Today (March 8) in London History – Scotland Yard

The “fit” is with our Old Westminster walk.

This Today in London History episode looks at Scotland Yard’s move to its (then) new HQ in 1967.


The hors d’oeuvre for Today in London is our Old Westminster Walk. Elements of this podcast dovetail very nicely with that walk.

Ok, here’s our main course: Today in London History. 

It took place in London. 

It was wound up on March 8th. 

It was called Operation Crowbar.

No question but it was the name that caught my eye.

Operation Crowbar. What in the world could that be?

The name hooked me.

The statistics reeled me in. 

And here we are – here it is – in the Today in London History podcast.

Operation Crowbar was Scotland Yard moving house. Back in 1967.

They moved from their old headquarters building on Victoria Embankment to a modern, two-tower block of offices at Broadway, Westminster. It wasn’t across town, it was just a few hundred yards – but it was a major undertaking. 

3,000 tons of furniture, equipment and records had to be got over the ground. 

That wonderful name – Operation Crowbar – referred specifically to the Yard’s crown jewels. The files amassed by the Criminal Records Department and the Fingerprint Department.  Furniture was one thing. Criminal Records and fingerprints were of a different order altogether. 

Securing those records, making sure nothing untoward happened over the course of their transfer: that was Operation Crowbar.

The figures are jaw-dropping.  

There were 3 million files in the Yard’s Criminal Record Office.  Or to put that another way, 100 tons of files of Criminal Records.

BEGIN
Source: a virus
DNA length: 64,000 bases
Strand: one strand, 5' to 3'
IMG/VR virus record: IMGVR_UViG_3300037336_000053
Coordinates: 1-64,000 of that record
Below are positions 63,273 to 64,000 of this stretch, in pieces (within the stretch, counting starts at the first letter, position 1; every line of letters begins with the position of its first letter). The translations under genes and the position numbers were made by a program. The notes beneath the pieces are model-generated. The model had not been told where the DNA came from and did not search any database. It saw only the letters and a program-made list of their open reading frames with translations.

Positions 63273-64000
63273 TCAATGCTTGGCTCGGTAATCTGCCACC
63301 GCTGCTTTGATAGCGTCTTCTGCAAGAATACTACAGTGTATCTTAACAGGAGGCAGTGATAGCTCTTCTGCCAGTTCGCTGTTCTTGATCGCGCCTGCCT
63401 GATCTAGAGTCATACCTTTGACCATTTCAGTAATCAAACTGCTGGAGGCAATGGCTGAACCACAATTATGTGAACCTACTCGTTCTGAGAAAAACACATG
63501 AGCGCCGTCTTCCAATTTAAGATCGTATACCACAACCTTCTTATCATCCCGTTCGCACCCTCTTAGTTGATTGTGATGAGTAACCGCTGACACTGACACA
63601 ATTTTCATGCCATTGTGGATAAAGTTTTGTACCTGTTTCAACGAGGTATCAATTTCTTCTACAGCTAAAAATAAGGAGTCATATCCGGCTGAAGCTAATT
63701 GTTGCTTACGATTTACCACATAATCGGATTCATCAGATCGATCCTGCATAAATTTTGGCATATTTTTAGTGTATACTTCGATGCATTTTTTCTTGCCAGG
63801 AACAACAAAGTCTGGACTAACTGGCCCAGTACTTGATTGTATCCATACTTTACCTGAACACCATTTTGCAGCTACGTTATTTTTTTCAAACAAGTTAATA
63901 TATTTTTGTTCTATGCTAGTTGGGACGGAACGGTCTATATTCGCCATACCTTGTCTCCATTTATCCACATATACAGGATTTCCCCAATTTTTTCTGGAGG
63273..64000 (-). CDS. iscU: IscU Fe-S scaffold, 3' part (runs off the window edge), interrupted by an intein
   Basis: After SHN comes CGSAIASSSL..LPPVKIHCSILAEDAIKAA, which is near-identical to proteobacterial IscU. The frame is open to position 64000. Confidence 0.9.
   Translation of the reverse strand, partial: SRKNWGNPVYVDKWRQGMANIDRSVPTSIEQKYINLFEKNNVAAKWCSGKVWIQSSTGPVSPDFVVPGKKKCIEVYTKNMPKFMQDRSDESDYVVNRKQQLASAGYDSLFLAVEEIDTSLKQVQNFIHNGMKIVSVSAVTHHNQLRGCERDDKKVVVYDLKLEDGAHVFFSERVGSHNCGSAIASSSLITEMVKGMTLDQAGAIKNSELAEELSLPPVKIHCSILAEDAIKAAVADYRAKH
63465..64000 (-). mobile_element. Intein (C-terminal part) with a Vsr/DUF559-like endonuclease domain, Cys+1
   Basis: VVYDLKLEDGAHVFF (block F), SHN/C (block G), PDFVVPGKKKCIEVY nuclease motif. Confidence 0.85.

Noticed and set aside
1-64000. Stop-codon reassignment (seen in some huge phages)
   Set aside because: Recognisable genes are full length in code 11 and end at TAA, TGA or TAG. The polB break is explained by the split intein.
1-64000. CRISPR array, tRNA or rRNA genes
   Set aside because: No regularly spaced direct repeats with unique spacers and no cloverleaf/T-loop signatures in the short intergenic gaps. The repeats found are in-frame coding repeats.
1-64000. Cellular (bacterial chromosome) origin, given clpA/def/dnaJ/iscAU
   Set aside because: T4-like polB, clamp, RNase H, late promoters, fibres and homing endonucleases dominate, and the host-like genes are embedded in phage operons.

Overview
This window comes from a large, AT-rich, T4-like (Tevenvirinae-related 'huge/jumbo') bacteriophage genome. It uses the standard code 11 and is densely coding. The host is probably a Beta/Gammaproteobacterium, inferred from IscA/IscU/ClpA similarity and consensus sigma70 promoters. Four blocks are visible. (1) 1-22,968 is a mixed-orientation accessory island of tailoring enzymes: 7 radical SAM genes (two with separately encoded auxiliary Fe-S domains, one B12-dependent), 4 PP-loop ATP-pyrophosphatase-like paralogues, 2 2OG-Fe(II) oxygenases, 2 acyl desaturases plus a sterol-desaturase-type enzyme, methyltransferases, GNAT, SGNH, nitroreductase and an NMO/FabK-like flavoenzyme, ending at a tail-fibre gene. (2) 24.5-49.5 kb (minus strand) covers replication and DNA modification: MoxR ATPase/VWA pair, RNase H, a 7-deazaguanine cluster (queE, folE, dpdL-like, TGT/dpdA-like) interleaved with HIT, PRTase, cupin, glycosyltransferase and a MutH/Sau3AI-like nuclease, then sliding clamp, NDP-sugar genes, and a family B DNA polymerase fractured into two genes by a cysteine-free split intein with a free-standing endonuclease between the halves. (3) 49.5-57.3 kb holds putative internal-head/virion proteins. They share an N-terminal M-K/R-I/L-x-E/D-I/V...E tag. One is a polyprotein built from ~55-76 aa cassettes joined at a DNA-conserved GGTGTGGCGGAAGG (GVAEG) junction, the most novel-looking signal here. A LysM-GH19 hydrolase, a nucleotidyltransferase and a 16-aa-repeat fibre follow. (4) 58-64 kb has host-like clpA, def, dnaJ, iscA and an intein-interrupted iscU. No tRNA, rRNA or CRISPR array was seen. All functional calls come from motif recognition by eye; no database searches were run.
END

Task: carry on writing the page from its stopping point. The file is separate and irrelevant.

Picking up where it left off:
Adjunct to those 3 million files were 1,800,000 sets of fingerprints. 

Ok, personal story time. It’s a neat fit with some of these facts and figures.

I lost a motorcycle a few years ago. It was stolen. About 10.30 on a Saturday night. Called the police. They came round fairly quickly. They were efficient, they were friendly, they were professional. When they’d done all the paperwork they handed me a couple of cards. The first card they handed me, they said “we’d really appreciate it if when you get home you’d go to this website and like us.” I’m not kidding about that. The second card had my name on it, the date, and a number…it was something like 9732 or thereabouts. All under the heading Crime Report Card.

A couple of weeks later I got an official letter from Islington Council saying one of their traffic enforcement cameras had recorded me going through a red light at 11.30 pm on that Saturday night and I was being fined £150 or whatever. Well, it wasn’t me. It was the thief. Having to pay that fine would have been insult to injury. I rang the police and said ‘is there anything I can do about this, I shouldn’t have to pay that fine, it’s a matter of record that bike had been stolen an hour before the red light infraction. The policeman on duty said, “don’t worry about a thing, you won’t have to pay the fine. Write to Islington. Tell them what happened. And be sure to to give them the number on your crime report card.” I said, “why? What’s that number all about?” The policeman said, “Every night at midnight, we, Scotland Yard, start at zero and we go through the next 24 hours working our way toward 12,000. Then at midnight the next night we start at zero again. And work our way toward 12,000. Your number was 9732. All that means is that the theft of your motorcycle was the 9732 crime that had been reported to us that day.”  If my experience was anything to go by, you can figure approximately 10,000 reported crimes a day in London. Sobering statistic isn’t it.

Anyway, back to 1967 and getting those Criminal Records and fingerprints from the old Scotland Yard HQ to the new headquarters.

The transfers had to be fast. They had to be secure. They had to be done with military precision. The files and prints were dispatched from a heavily guarded courtyard at the old headquarters there on Victoria Embankment. Heavily guarded is the mot juste. Scotland Yard put its commandos, its elite force – the Special Patrol Group – in charge of protecting those files and fingerprints.

The vans that were used for the transfers had bodies that could be securely locked – and were separate from the driver’s cabin.